Surging demand and strong occupancy in the nation’s apartment market is “surprising” experts who say the continued strength is “unexpected.”
Just a year ago, as dozens of cranes swarmed over major U.S. cities, there was concern that the rental apartment market was overheated and overbuilt.
Apartment absorption, which is the rate at which new units are rented out, is now at the highest level in three years, according to the U.S. Census. Apartment construction took off in 2012 and reached a 20-year high in 2017. It remained elevated this year, despite warnings that demand would slow as more millennials aged into their homebuying years.
And while buyer demand did surge, sales were thwarted by tight supply that has pushed prices higher in the past few years, weakening affordability. When mortgage rates surged this year, even fewer people were left with the means to buy a home.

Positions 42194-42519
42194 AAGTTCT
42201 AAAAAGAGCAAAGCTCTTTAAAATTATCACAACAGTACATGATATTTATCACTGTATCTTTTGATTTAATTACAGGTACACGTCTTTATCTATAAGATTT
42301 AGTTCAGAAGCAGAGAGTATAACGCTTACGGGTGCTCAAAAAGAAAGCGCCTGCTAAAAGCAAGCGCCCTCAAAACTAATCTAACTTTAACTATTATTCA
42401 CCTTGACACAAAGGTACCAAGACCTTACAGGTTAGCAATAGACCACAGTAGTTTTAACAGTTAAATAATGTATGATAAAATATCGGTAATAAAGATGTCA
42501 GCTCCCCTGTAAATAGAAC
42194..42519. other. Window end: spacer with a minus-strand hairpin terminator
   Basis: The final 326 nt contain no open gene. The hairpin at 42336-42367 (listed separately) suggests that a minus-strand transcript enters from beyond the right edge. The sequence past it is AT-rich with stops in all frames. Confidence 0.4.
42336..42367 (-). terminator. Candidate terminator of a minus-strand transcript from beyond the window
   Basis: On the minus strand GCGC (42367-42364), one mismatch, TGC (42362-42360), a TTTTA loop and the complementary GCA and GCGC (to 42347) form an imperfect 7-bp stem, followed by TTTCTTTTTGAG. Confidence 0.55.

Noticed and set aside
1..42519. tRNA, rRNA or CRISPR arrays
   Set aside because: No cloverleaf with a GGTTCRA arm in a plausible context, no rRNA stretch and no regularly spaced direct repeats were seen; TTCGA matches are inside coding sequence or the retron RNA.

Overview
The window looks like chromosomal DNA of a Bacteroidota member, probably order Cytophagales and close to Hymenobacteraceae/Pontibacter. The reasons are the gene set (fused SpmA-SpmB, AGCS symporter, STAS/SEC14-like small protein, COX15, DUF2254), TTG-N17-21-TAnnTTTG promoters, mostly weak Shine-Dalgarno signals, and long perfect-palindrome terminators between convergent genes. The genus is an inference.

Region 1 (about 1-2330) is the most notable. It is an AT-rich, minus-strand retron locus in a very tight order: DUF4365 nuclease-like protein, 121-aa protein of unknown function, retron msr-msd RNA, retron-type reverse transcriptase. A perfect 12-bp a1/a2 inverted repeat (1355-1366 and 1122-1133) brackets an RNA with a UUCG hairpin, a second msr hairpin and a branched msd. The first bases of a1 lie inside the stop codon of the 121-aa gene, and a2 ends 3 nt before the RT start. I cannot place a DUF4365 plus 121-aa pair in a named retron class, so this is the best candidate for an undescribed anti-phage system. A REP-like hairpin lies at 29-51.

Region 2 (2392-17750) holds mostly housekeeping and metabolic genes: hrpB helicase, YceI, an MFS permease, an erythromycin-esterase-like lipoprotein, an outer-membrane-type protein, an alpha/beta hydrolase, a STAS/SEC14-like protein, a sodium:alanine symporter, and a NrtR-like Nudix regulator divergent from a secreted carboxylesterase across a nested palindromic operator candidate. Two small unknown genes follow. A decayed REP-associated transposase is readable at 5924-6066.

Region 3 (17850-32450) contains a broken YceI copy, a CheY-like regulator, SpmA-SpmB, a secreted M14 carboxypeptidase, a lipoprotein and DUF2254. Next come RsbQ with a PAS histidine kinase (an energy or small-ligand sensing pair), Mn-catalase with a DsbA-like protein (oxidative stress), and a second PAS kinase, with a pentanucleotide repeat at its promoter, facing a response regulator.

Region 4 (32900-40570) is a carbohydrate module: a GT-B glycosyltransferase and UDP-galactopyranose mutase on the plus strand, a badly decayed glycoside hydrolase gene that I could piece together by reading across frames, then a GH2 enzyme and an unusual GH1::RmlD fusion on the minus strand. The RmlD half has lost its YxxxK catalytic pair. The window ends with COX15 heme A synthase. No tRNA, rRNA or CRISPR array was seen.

“People underestimate how far away from homeownership a lot of renters across the country, even in luxury apartment buildings, are,” said John Pawlowski, residential sector head at Green Street Advisors. “The demand has been better than expected. It’s been a stickier tenant base and pricing power at that tenant base, again in the face of elevated supply, has simply surprised us.”
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